I am a theatre artist living and working in Louisville, KY. Many people in the arts community here desire more diversity and inclusion. How can those in the disability community who are willing to help offer practical, logistical recommendations for small, non-profit arts organizations? How can we all, as a national arts community, pool our resources to help each other with things that have worked? From audition notices ...more »
2. Education and Job Training for Artists and Arts Administrators
What ideas do you have for the arts field (arts organizations, arts service organizations, arts agencies, and arts funders) and the arts education field (schools, community arts education, conservatories, and universities) to ensure full inclusion for youth and adults seeking training in the arts field?
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not an intensive, but a place where classes are available to learn new skills and also focus is placed on having a supportive environment with pharmacy runs.
many of the residencies I find are too isolated to allow for trips to the pharmacy or are outside of my home state where my medicine is paid for.
just a couple things to consider.
PERFORMING ARTS STUDIO WEST (PASW) is a state-funded, one of a kind non-profit affiliated professional training facility for adults with developmental disabilities. Curriculum includes acting, music, dance, theater and new media production, recording, studio engineering, digital illustration, animation, and more. PASW also provides talent management services and on-set coaching for actors with disabilities appearing ...more »
Working artists with disabilities have developed varying marketing skills, methods of making art, and business management expertise. Creating and faciliating a series of webinars on 'Making, Marketing and Managing' will tap this energy and expertise for peer mentoring and exchanges. Being live sessions with audio and video with closed captions generates a sense of community and connection. A 'menu' of topics could ...more »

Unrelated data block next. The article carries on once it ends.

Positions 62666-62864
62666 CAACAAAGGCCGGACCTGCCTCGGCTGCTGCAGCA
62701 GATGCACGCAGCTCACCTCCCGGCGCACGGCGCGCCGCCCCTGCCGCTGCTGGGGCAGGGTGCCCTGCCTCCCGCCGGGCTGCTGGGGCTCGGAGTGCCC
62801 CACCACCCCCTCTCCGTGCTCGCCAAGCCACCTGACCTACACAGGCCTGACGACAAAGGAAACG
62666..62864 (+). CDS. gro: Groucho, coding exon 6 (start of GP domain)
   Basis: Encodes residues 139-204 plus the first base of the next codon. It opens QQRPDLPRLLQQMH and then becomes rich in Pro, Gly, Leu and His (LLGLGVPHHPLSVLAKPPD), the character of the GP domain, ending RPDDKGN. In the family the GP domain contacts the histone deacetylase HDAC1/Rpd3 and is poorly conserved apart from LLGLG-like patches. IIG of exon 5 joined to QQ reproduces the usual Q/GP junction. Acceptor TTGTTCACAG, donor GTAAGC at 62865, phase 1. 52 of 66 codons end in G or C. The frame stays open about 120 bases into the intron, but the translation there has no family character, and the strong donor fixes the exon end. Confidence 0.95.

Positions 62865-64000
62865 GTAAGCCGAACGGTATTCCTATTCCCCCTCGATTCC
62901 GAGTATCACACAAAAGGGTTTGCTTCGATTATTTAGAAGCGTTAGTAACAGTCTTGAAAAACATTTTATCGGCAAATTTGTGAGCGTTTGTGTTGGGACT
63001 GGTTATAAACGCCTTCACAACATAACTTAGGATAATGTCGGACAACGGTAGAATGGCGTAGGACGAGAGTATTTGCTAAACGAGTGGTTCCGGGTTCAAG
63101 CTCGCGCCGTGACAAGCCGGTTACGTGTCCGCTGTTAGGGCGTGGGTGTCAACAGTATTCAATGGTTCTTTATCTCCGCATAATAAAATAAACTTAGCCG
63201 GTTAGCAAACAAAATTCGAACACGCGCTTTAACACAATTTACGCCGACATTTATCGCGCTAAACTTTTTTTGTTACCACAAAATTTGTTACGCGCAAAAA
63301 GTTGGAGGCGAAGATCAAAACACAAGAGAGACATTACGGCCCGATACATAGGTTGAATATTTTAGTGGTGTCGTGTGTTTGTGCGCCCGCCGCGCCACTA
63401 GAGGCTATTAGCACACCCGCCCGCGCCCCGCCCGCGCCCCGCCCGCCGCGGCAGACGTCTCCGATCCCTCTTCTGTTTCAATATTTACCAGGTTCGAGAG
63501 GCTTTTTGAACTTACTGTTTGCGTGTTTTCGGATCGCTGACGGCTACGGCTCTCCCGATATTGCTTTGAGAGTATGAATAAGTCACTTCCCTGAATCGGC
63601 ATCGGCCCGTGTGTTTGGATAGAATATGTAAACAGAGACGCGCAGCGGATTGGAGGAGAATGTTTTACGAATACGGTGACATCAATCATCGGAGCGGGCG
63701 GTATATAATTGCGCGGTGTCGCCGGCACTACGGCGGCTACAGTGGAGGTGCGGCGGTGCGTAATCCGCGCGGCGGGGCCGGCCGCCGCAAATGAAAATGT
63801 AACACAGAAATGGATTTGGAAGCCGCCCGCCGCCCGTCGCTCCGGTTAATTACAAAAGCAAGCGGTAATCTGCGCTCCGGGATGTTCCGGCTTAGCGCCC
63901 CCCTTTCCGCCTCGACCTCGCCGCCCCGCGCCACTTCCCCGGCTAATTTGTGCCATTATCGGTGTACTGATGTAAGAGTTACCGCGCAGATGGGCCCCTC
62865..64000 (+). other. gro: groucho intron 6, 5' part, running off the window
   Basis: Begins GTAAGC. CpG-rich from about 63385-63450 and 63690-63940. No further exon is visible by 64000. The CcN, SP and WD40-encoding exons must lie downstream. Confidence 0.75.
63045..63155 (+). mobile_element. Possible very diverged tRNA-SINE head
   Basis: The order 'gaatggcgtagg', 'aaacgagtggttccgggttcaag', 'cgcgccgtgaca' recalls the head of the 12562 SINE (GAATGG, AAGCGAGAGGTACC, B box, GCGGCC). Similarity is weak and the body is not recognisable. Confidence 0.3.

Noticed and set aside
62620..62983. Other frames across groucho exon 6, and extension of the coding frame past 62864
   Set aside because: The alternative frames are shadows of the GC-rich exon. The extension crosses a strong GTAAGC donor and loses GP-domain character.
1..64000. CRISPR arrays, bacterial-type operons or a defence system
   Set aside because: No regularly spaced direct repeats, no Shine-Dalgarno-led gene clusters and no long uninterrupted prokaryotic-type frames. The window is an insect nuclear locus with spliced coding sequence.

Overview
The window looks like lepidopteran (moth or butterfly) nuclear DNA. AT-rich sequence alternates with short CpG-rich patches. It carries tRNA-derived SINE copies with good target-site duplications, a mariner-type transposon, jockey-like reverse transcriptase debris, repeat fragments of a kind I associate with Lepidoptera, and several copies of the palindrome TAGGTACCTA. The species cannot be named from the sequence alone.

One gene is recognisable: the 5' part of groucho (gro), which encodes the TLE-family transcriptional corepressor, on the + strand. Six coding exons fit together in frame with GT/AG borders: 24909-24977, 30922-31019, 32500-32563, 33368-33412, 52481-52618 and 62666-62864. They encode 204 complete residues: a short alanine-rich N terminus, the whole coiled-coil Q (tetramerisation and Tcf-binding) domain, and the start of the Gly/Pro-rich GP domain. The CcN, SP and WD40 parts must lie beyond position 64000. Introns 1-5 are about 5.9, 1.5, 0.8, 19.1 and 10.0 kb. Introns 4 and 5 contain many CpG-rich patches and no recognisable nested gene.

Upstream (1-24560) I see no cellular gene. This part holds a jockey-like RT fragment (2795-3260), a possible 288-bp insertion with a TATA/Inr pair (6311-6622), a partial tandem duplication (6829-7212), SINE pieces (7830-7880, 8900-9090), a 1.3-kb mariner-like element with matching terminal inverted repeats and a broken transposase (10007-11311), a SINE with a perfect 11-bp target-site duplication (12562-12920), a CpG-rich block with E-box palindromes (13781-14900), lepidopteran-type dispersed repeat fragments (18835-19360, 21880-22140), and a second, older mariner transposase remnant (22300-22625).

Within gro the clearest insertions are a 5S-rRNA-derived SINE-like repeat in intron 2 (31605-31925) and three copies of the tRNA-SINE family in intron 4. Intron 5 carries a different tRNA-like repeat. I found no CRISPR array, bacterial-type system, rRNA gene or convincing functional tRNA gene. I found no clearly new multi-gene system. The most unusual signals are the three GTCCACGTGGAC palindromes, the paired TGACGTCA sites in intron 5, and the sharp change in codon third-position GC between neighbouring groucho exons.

Lights! Camera! Access! 2.0 (LCA2.0) in an innovative initiative adopted by the Clinton Global Initiative as a two-year commitment to action in three areas: 1) increased employment in front of and behind the camera/keyboard/microphone ad stage: 2) improve authentic disability portrayals across delivery platforms AKA "The Disability Narrative Imperative" working with The ADA Legacy Project's DisBeat and disability ...more »
I'm a student with a disability currently attending an arts college. While art has great potential as a career for those with disabilities, the present educational and gallery system makes it very hard for outliers like the disabled to succeed. Different schools may obviously vary tremendously in terms of work ethic and general culture, but in many art and design colleges a culture of overwork and subjective grading ...more »
Museums in this country still hold Native cultural artifacts in their collections. NAGPRA doesn't cover Canadian artifact stolen from the families of Native Americas covered by the Act. The Seattle Art Museum is a prime example. In his book Letters Home, Frank Boas describes the grave robbing he performed. The federal government needs to end this loop hole. In its place, replicate what the Makah Tribe of Washington State ...more »
Replicate a fellowship program for arts leaders with disabilities. There is a great program at the Greater Baltimore Cultural Alliance (the Urban Arts Leadership Program) that focuses on empowering the leadership of young people of color in the arts. "The Program offers professional development, networking opportunities, and paid Fellowship placements to aspiring arts administrators. ***Equally important***, UALP offers ...more »
At the college level, I'd like to see smaller class sizes. Colleges are impacted and sometimes the course is too fast or too many people talking. Many young adults with disabilities have difficulty being assertive. I need to find more classes addressing work-related social skills. You know, engaging in "water cooler talk" instead of just talking about what interests them.
Besides being a disabled artist, disability issues are extremely important to me. Near the age of 15, I was hired through a Summer youth employment program to work with developmentally disabled adults. My grandmother was blind, and a cousin, due to being shot nine times, underwent 56 operations and is now a double amputee. To this day, I still grapple with having an invisible disability, Post Traumatic Stress Disorder. ...more »